6.6/10
892
25 user 9 critic

Crack-Up (1946)

Approved | | Crime, Drama, Film-Noir | 6 September 1946 (USA)
Art curator George Steele experiences a train wreck...which never happened. Is he cracking up, or the victim of a plot?

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Cast

Complete credited cast:
...
...
...
Traybin
...
Dr. Lowell
...
Cochrane
...
Reynolds
...
Stevenson
...
Barton
Mary Ware ...
Mary
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Storyline

George Steele, art curator at a small museum, has an apparent mental breakdown one night, convinced he was in a train wreck...which never happened. In flashback, shortly after proposing to x-ray some old master paintings the museum has on loan, Steele is called on an unplanned nocturnal train trip. He suddenly sees another train ahead, speeding toward his... Is George indeed cracking up, or is there a plot to discredit him? The mystery grows murky with shadowy menace... Written by Rod Crawford <puffinus@u.washington.edu>

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Taglines:

SHATTERED MEMORY...HAUNTING FEAR! (original poster-all caps) See more »


Certificate:

Approved | See all certifications »
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Details

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Release Date:

6 September 1946 (USA)  »

Also Known As:

Galveston  »

Company Credits

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Technical Specs

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Sound Mix:

(RCA Sound System)

Aspect Ratio:

1.37 : 1
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Did You Know?

Trivia

"Lux Radio Theater" broadcast a 60 minute radio adaptation of the movie on December 30, 1946 with Pat O'Brien reprising his film role. See more »

Goofs

The ship Pat O'Brien goes to is riding so high at the dock that it is obviously empty, even though it is due to sail at 1:00 a.m. with a cargo. See more »

Quotes

Traybin: No doubt about it. Those boys could paint.
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User Reviews

 
Madman's Holiday!
3 September 2013 | by (United Kingdom) – See all my reviews

Crack-Up is directed by Irving Reis and collectively written by John Paxton, Ben Bengal and Ray Spencer from Fredric Brown's story Madman's Holiday. It stars Pat O'Brien, Claire Trevor, Herbert Marshall, Ray Collins, Wallace Ford and Dean Harens. Music is by Leigh Harline and cinematography by Robert De Grasse.

Art curator George Steele (O'Brien) believes he has been in a train crash, but he's told that no such crash has occurred. Is he cracking up, or the victim of something sinister?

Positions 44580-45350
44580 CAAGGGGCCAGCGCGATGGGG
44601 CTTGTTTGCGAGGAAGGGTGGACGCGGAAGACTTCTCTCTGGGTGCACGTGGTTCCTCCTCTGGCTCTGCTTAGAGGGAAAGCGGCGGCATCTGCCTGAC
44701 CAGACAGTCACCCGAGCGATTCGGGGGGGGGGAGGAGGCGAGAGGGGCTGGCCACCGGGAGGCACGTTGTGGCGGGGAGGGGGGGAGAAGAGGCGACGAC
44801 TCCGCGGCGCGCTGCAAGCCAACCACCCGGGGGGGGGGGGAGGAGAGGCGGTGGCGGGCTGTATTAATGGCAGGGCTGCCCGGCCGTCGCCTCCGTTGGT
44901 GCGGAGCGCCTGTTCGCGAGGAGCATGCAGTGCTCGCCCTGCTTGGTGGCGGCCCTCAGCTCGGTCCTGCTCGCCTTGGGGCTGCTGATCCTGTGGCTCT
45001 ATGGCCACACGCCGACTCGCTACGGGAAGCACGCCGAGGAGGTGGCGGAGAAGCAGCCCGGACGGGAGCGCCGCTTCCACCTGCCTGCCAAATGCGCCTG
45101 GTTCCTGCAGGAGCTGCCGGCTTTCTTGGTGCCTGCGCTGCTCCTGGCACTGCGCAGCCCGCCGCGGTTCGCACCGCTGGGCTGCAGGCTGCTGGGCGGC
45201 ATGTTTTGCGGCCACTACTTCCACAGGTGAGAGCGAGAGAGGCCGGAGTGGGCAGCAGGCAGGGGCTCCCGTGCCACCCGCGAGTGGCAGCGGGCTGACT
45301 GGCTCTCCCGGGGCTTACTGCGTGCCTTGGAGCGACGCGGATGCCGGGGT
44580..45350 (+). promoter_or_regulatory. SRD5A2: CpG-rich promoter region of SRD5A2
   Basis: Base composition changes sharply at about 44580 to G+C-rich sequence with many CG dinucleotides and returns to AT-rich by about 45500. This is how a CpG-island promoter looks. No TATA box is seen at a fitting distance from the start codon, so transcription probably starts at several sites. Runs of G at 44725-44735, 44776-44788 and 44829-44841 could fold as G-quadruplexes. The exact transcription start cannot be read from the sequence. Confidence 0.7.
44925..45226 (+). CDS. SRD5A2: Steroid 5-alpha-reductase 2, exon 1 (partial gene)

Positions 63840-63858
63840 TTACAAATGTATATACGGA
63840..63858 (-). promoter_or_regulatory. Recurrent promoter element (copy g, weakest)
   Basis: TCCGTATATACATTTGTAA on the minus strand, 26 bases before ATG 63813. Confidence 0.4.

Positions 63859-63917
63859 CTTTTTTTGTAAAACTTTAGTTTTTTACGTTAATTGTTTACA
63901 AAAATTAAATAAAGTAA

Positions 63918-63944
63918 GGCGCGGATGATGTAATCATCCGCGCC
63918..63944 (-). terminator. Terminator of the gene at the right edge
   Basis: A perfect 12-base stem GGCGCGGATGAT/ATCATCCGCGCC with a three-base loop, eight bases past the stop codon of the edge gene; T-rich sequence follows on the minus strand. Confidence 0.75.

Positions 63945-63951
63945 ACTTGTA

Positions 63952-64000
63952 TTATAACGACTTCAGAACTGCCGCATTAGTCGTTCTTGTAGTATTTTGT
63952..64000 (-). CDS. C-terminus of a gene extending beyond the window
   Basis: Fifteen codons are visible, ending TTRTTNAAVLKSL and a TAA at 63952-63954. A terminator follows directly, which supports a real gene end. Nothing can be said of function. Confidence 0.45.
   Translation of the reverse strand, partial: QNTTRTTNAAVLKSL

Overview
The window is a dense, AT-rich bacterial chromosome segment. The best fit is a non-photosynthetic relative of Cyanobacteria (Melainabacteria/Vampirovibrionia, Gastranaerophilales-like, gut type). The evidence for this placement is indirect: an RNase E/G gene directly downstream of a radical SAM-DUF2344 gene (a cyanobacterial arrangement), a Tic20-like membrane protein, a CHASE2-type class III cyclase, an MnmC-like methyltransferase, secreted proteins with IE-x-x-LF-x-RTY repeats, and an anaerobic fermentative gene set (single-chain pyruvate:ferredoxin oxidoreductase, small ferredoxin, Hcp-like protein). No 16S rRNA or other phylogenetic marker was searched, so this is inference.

I'm not trusting anyone this week.

Out of RKO, Crack-Up is an above average film noir that is apparently under seen. It thrusts George Steele on a crusade to prove he is not losing his mind and on his way to residency at Bellevue Psychiatric Hospital. As he trawls around the city with a foggy head, his thoughts still remembering his service in WWII, he tosses off sarcastic quips and evades tricky situations with guile and ingenuity. Who can he trust though? If anybody?

I'm outta my head. I drive around in cars picking up psychopathic killers.

His journey encompasses a number of locations that are expertly born out for noirish purpose. Smokey steam train, dimly lighted station, a ship of many murky corners, the harbour as well, a penny arcade and of course many damp streets at night that are ripe for conversations; both hushed and threatening. With Reis (The Gay Falcon) and De Grasse (The Body Snatcher) using chiaroscuro effects, the atmosphere is suitably eerie, dovetailing perfectly with George's psychologically paranoid funk.

About as smart as cutting my throat to get some fresh air!

Set to the backdrop of the art world, the narrative has an opinion on art styles and snobbery while wrapping the plot around the crooked line of forgeries. It's not wholly successful for dramatic worth or intrigue, and in fact the visual presentation and very good performances of O'Brien and Trevor deserve a more cohesive story and a motive revelation of the crimes considerably stronger in substance.

However, with its technical attributes most positive, some very well constructed scenes (the train crash sequence is excellent) and noir staples in place (amnesia, shady characters, sleuthing for truth et al), Crack-Up is well worth checking out. 7/10


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